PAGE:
Henry Ford once balked at an invoice for $10,000  that he received from a special engineer (Charles Steinmetz) for a solution that Ford’s own engineers couldn’t solve.   Ford asked for an itemized bill.  This is what Ford received:

Making chalk mark on generator: $1

Knowing where to make mark: $9,999

Ford paid the bill.

Understand that while just about anyone can become a web developer, just like all other things, the skills that are required to be a good web developer take years to develop.

Identifying Your Best Developer

Nothing is quite as powerful and trusted as word of mouth.  If you can find someone who has used a web developer and had success, you should interview that developer first.

But in the event that you cannot find one, where do you go?  Well, you can try your local yellow pages.  When going through them, looking for “web developers” make sure to check their website.  Check their facebook and twitter social media profiles.  Are they active in those forums?  Are they contributing to them?  Are they actively engaged?

Once you find one that is actively engaged and has a pretty killer website themselves, check to make sure they’ve got a portfolio of work.  You don’t want someone who only has a couple of websites under their belt.

Find three developers using the following criteria as a base, and then set up some interviews:

  • Do they have a facebook page and are they active and engaged on it.
  • Do they have a Twitter profiles and are they active and engaged on it.
  • Do they have a Blog where they are sharing information, regularly.
  • Do they have a kick-ass website themselves
  • Do they have a portfolio of equally kick-ass sites they have done

Identify Questions To Ask a Prospective Developer

This is where the list that you made in the “Identify Your Needs” comes in.  You need to ask your prospective developer if they can accomplish each of those requirements.

In addition, you need to ask them:

  • How much is it going to cost?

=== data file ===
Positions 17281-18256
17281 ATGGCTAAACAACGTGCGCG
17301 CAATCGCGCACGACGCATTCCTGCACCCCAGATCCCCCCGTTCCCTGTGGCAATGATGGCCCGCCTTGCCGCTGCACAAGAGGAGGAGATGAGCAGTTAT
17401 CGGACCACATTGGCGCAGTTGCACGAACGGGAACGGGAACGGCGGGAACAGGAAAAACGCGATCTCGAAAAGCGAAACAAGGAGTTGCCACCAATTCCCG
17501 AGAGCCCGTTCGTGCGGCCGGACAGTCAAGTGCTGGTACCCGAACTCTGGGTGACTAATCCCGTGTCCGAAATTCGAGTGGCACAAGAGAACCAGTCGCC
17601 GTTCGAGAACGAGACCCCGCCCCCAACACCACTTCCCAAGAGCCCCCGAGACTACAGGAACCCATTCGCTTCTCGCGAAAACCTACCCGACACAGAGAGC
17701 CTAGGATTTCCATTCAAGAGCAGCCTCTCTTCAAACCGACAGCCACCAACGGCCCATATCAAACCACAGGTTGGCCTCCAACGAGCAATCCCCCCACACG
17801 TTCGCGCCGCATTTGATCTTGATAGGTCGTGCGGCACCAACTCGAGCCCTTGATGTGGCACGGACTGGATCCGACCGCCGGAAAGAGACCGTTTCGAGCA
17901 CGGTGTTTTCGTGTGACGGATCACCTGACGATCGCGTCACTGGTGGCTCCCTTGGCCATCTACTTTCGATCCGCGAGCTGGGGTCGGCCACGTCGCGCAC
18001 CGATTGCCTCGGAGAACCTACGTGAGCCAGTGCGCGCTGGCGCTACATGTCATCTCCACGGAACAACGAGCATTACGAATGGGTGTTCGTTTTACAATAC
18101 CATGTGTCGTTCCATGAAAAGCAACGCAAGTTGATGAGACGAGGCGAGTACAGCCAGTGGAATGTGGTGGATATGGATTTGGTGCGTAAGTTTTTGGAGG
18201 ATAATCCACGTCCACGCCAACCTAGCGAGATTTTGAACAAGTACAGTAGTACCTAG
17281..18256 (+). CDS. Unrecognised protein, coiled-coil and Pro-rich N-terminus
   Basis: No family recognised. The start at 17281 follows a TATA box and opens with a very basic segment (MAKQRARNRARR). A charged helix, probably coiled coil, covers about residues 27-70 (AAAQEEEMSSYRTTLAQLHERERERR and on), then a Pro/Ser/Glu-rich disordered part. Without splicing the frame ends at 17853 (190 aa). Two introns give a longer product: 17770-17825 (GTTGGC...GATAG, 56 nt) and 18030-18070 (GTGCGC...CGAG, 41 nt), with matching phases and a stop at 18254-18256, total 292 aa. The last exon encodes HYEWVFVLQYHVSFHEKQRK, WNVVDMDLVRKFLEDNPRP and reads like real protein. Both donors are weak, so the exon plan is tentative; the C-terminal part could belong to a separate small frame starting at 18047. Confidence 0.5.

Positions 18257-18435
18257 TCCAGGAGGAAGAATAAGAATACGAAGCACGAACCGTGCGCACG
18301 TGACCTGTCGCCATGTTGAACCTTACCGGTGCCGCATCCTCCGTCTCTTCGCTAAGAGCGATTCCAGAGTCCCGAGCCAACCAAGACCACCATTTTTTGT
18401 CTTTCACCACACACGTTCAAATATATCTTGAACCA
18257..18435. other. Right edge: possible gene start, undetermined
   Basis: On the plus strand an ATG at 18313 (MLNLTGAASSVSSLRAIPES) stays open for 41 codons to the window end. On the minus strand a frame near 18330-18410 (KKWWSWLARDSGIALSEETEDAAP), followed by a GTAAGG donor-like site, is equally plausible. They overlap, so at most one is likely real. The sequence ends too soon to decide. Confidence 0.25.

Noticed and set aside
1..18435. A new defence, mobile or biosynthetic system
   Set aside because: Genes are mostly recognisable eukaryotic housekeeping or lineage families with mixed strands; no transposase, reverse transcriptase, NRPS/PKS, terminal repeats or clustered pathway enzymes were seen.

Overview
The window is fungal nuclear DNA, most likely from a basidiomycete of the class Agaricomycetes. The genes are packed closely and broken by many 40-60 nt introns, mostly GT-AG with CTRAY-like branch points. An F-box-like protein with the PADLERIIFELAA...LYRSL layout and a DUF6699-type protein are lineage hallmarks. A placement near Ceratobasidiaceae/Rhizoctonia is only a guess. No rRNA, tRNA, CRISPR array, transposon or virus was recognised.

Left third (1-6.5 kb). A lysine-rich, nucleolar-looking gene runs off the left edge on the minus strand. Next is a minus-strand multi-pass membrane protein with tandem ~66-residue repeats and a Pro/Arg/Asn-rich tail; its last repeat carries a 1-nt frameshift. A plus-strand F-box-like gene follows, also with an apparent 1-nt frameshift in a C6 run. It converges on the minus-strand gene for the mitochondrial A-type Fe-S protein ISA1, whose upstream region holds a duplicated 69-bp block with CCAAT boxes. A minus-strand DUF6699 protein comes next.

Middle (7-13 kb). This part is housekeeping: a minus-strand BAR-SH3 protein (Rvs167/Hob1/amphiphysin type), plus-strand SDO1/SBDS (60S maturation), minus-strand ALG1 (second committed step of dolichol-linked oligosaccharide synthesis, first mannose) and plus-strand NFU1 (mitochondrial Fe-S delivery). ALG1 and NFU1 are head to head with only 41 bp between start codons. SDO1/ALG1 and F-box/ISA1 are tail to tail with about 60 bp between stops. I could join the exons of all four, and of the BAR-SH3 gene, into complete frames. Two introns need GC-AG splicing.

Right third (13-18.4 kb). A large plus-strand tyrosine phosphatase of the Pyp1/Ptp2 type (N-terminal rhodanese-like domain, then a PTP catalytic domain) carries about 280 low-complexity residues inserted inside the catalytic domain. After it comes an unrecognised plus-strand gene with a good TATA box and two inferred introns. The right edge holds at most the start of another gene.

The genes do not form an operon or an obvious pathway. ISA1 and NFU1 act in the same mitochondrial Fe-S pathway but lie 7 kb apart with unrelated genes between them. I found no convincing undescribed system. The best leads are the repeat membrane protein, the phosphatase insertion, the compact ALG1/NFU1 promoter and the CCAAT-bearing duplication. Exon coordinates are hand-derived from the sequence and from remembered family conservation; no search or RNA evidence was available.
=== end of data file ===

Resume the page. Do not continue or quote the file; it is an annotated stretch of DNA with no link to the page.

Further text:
• What is the turn around time for start-to-finish completion?
  • When can they start?
  • How many years of experience do they have?
  • How many sites have they done?
  • Do they also offer ongoing maintenance/webmastering? (this may be something you are interested in after the project is done)
  • What rates are involved with ongoing maintenance/webmastering?
  • What platform would they put the website on? (WordPress, traditional website hosting, Shopify, etc)
  • Do they also do web hosting, and domain name registration? (if you do not have that arranged already — remember, you can usually host wherever you want)
  • Do they have a list of clients that you could talk to as a reference
  • Ask them to describe a situation where something went wrong with one of their clients and how they resolved it
  • Ask them if they provide training on using the site (if it is managed online) after it goes live, so that you can manage it yourself.

Identify What You Should Have Ready for your Developer

Every web developer will have their own set of requirements for content.  You should, at the very least, have the following ready before your projects begins:

  1. A list of pages that you want in your site
  2. A list of pages you want in your primary navigation
  3. Content for each of your pages (usually in a Word or similar document)
  4. Any images that go with the content for each of your pages (put a copy in your Word document, for reference, but also have a high quality version as a regular .jpg/.png file that you provide to your developer)
  5. Any additional images for home page featured slider (if you have one)
  6. If you’re doing eCommerce, a list of:
    1. your categories with their description and any photos
    2. your products, with their name, price, description, and photos
  7. Your logo
  8. Your website hosting information (if you are hosting with another provider)
  9. Your social media profile page addresses (Facebook, Twitter, Google+)

Your developer will probably have a similar last — make sure you’re on the ball with your information ahead of time so that you can be ready to start your project ASAP.

Identifying What’s Next

After the website is launched, you really need to consider how you’re going to be doing updates.

If it has a blog, who’s going to be posting to it.  Can you do this?  Or do you need to hire a blogger?

If it is eCommerce, are you going to be able to manage the orders online?  Add more products?

If it seems to much to manage anything yourself, you’ll need to set up a plan with a webmaster (possibly the same person that did the initial development) to manage your site.  Many webmasters charge a monthly rate of anywhere from $100 – $1000, depending upon your needs.  Again, remember that time is $, so if you’re not into learning all the things that it will take to manage your site yourself, or you simply do not have the time, you’ll need to compensate someone to do those tasks for you.

Once It Is Done

So your first website is done — wow, what a mind blowing experience.  You learned so much, and it seemed to just happen.  If you have a good developer, it will be an enjoyable experience.  We hope you find a great developer, so that you’ll remember your first website with a smile, and won’t be hesitant to do another.